Q. We recently learned in the Daf, that a Kushi or black cohen is considered a baal mum or blemished and can’t serve in the Temple, (or according to some as Shaliach Tzibur). Is that not clear racism?
A. Mishna (Bechoros 45b) teaches that the “cushi, the gichor and the lavkan” which are individuals with unusual skin pigmentation. If they are Cohanim they would be disqualified from serving the avodah in the Beis Hamikdosh. The Talmud further explains that cushi is a Cohen whose skin is very dark. The gichor is one who is very red and the lavkan is one who is very white. (following Art Scroll translation).
Being a Cushi is not a term that connotes being faulty and imperfect or implies discrimination and bigotry.
On the contrary, the pasuk (Amos 9: 7) reads: “Are you not like the children of the Cushites to Me, O children of Israel? says Hashem.
In Parshas Behaloscha (12: 1) we read that: “Miriam and Aaron spoke against Moshe regarding the Cushite woman he had married, for he had married a Cushite woman.” Rashi, explains that the name Cushi connoted her beauty, acknowledged by everyone.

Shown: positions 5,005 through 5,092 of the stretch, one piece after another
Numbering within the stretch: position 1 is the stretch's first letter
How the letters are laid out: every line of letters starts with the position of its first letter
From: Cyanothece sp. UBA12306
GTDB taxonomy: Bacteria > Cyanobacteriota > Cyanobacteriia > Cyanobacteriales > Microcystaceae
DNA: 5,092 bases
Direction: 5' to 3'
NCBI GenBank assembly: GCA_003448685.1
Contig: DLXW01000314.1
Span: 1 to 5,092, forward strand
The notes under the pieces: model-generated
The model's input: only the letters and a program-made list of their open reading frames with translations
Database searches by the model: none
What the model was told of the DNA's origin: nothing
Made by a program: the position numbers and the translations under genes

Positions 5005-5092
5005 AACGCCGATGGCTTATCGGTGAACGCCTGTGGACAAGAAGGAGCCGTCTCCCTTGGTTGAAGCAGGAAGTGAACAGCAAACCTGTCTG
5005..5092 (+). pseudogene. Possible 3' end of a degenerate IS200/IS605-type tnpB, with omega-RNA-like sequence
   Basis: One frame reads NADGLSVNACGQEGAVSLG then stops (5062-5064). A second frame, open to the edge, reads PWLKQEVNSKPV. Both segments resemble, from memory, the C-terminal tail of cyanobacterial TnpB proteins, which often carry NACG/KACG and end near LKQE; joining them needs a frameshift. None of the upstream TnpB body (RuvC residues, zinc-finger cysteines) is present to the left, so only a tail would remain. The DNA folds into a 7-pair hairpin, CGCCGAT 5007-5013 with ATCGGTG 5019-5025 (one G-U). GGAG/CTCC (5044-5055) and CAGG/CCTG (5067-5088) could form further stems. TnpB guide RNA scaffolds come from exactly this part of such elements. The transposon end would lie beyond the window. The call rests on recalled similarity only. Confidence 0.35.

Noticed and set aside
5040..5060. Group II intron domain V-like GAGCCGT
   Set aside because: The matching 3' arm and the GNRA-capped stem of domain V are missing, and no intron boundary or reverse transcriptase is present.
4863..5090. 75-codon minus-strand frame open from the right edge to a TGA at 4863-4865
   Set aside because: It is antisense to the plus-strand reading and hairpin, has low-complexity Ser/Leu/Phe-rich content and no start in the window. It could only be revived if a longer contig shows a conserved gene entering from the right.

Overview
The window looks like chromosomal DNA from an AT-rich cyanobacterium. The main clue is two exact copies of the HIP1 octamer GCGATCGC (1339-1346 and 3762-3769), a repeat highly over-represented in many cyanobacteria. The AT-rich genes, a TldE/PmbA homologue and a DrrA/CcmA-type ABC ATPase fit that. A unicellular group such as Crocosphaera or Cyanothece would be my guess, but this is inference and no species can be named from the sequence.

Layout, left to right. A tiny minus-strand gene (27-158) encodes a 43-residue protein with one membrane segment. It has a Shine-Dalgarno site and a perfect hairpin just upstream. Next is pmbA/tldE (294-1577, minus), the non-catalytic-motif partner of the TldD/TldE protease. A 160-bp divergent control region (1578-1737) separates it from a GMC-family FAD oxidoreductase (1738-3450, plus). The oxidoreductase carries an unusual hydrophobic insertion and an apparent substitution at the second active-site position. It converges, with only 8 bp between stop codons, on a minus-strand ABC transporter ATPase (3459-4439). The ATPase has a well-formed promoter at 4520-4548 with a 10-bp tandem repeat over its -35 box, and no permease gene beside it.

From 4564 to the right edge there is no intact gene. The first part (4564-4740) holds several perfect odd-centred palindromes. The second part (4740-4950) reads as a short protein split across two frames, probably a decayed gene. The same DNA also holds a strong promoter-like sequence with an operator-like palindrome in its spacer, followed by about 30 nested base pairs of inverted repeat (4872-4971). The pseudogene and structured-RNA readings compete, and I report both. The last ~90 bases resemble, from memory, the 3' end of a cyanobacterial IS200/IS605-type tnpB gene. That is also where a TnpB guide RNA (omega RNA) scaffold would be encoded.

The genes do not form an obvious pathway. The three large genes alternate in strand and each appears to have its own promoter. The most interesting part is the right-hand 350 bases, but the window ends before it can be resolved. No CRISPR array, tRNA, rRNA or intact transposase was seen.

Talmud (Eiruvin 96a), teaches that Michal bas Kushi donned tefilin. Rashi explains she was the daughter of Shaul Hamelech. (Moed Katan 16b)
Horav Shlomo Miller’s opinion is that we are dealing here with a Cohen born white, that by disease or illness suffered skin discolorations to extremes of black, red or white. The Rov compared it to the related discolorations of the esrog, that has nothing to do with race or discrimination. See similar interpretation in Reishis Bikurim (Bechoros 40b), Mishnas Avrohom (p.194), and others. See also Shulchan Aruch (O.H. 225: 8).
An analogous explanation is also to be found in the verse (Shmuel 2: 6: 8): “And Dovid was angered because Hashem had made a breach upon Uzzah.” And the Talmud (Sotah 35a) explains; his face became blackened from pain.
Rabbi A. Bartfeld as revised by Horav Shlomo Miller Shlit’a